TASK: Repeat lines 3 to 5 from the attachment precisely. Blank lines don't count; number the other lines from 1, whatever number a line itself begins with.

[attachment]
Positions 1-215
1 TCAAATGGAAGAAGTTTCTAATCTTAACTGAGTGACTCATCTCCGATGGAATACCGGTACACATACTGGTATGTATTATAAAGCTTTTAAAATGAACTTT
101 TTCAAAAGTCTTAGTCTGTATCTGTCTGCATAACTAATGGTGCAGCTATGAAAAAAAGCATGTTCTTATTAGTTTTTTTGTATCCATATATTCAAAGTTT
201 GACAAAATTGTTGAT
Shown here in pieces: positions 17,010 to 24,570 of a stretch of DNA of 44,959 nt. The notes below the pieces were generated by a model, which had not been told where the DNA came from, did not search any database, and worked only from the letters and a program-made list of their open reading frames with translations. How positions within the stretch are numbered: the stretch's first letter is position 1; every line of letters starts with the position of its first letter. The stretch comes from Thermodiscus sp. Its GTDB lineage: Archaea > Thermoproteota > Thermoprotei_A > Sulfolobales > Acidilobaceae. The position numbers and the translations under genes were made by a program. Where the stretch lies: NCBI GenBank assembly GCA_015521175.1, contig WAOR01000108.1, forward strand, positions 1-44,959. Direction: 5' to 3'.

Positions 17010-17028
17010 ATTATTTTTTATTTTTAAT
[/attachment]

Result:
101 TTCAAAAGTCTTAGTCTGTATCTGTCTGCATAACTAATGGTGCAGCTATGAAAAAAAGCATGTTCTTATTAGTTTTTTTGTATCCATATATTCAAAGTTT
201 GACAAAATTGTTGAT
Shown here in pieces: positions 17,010 to 24,570 of a stretch of DNA of 44,959 nt. The notes below the pieces were generated by a model, which had not been told where the DNA came from, did not search any database, and worked only from the letters and a program-made list of their open reading frames with translations. How positions within the stretch are numbered: the stretch's first letter is position 1; every line of letters starts with the position of its first letter. The stretch comes from Thermodiscus sp. Its GTDB lineage: Archaea > Thermoproteota > Thermoprotei_A > Sulfolobales > Acidilobaceae. The position numbers and the translations under genes were made by a program. Where the stretch lies: NCBI GenBank assembly GCA_015521175.1, contig WAOR01000108.1, forward strand, positions 1-44,959. Direction: 5' to 3'.